must be communicated in various ways.:
It must be brought to bear upon the m-i
lelleetual and moral powers, so as 'to,
eomo directly in contact with the
thoughts and feelings, the intellections
and allections, the convictions and de
In nil this agency there is much no-'
tivity required. Seed-time is always a
busy lime. None of this precious sea-;
son is to be lost by inaction. The con
stant appeal is: "Whatsoever thy hand!
tindcth to do, do it with thy might."!
There is mi unceasing enforcement of!
an inspired apostle's charge to "be in-i
stunt in season and out of season,"'
"vvilh all long sull'ering." The appro-l
priate niolto of this supremely critical!
period of sowing is: "Work while the!
day lasts." Sowers must be incessant
woikcrs, giving no place to indolence,
the arch-foe of nil success. The wanti
of diligence is inevitably fatal to
achievements of any kind. If was a'
most truthful utterance of A. T. Stew-:
art, the merchant-prince of New York,1
that "no abilities, however splendid, eanj
command success without, intense labor
and persevering application." Some1
one ebe has pertinently said: "It is;
lesson after lesson with the scholar,!
blow after blow with the laborer, pict-:
ure aflcr picture with the painter, step
after step, and mile after mile, with tho
traveler, that secures what all desire,,
success." When Martin Luther was
asked how he had found time to trans
late the Bible, he said : "I did a litths
every day." The niolto of him whx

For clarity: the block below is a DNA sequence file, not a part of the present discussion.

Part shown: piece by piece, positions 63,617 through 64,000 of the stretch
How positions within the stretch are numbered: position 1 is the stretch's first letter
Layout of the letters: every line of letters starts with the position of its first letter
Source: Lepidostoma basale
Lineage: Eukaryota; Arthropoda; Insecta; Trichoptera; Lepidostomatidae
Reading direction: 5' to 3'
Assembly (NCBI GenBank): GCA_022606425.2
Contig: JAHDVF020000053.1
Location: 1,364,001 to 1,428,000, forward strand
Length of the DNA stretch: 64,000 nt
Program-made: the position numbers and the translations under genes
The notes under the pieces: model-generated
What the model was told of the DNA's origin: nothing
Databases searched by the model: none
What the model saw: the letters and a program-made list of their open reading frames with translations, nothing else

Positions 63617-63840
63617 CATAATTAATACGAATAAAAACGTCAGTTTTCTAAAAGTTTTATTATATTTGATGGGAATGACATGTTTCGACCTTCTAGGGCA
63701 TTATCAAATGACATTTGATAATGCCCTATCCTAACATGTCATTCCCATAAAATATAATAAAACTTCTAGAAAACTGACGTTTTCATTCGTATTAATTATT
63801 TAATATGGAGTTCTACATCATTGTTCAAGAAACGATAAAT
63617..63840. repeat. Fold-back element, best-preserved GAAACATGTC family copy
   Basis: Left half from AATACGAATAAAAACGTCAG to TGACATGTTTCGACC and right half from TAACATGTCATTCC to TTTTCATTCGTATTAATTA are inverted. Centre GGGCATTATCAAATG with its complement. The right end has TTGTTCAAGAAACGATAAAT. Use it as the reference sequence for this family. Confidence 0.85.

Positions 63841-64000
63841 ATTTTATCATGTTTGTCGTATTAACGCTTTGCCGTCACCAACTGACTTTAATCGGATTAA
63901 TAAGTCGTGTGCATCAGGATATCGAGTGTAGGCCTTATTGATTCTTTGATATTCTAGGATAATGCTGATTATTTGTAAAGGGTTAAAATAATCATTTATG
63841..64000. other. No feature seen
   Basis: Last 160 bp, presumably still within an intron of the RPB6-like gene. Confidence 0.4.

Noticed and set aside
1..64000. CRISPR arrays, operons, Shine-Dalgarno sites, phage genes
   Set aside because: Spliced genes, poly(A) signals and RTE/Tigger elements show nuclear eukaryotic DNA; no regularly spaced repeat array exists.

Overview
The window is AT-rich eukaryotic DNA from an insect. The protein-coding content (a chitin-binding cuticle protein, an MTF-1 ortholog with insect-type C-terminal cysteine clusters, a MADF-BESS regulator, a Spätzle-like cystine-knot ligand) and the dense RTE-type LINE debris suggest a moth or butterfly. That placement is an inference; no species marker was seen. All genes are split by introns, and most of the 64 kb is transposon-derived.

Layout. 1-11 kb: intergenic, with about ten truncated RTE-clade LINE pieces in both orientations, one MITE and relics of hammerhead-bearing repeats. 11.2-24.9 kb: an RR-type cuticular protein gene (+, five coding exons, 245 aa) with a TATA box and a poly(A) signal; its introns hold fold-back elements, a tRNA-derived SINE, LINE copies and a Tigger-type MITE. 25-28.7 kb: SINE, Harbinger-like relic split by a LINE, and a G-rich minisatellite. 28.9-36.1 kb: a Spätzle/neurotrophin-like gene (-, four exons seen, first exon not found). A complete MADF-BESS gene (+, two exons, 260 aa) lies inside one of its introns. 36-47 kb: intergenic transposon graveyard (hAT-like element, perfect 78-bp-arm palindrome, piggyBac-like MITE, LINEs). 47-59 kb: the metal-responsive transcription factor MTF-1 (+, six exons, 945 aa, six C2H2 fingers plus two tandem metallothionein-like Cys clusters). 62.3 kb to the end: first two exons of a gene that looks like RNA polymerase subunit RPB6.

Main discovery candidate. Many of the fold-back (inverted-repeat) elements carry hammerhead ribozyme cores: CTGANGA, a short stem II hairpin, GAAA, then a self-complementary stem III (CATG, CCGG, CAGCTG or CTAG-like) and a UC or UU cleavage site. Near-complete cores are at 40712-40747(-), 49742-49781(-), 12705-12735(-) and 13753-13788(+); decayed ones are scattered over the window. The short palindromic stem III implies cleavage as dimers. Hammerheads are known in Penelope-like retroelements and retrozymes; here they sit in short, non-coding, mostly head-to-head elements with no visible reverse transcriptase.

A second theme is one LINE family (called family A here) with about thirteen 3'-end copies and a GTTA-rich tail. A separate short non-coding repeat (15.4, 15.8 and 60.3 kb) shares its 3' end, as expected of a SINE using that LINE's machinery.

would excel should be: " Little by lit-1
The triumphs of diligenee may every-,
where lie seen as au encouragement to'
its exercise. They abound in all the
realm of nature, and surely they should
not be wauling in the realm of grace.
Of all mankind the Christian should be
an example of diligence in the work
given him to do, ns a " laborer toget her
with Ood." As a worker, (lod never
ceases in Hisnctiv ily, and those working
with and for Him should never be iu
active. John Kliot, the apostle to th t
Indians, writing to a friend, said:
"l'raycrs and pains through faith in
( hrist .lesus, will do anything.'' Tho
"pains" are no less needful than the
prayers, and without the pains the
prayers will be unavailing. Much
homely truth is contained in the sav
ing of Dr. Benjamin Franklin: "Dil
igence is the mother of good luck, and
(iod gives all things lo industry."
'Then; is not only vast mightiness but
real blessedness in diligence, and there
fore the appeal of ('. F. Ornc may be
" Ho. nil vv ho lahor. all who slrive!
Ye '.vield a lolly power:
Do with yiiuriiiiulil. do Willi yourstretlf.-'th,
loll nrr) irol.len hour!
The i.'-lorioiis priv ileire to do
Js iiiuii s most noble dower.
"Oh. to your btrthrlcht and yourselves,
To .vour own souls he true!
A vveai'v, wretched lite is theirs
Who nave no work to do."
All Vices Related to Each Other.
No one who has reflected much on.
the conduct of life can fail to observe
that all vices are more or less related
to each other, that they aro all root
ed in a general corruption of the
moral principle, so that the full surren
der to any one temptation weakens and
taints the entire nature; whereas the
virtues reinforce each other, each tend
ing to nobleness of character, and serv
ing to invigorate the conscience. And
it is impossible that the perception and,
reasoning powers should not be affected
by the moral condition. The man who,
is accustomed to lie or prevaricate
blunts his sense of truth: he who has
the habit of deception is entangled ill
his own deceit; debauchery unsteadics
the judgment as well as the nerves.
Hence, in (lie long run, tho scoundrel,
however accomplished, is very likely to
be caught; his Intellect is damaged by
his ev il practices. And even where the
mental strength seems to be sustained
we may look for a sudden collapse, and
see the astute intriguer go down before
the simple-minded, clear-eyed, consci
entious fellow, who goes on his way,
strong in his own integrity, and perhaps
unconscious of any peril. The simple
virtues truthfulness, justice, purity,
love are the clear, strong qualities of
character. Christian Advocate.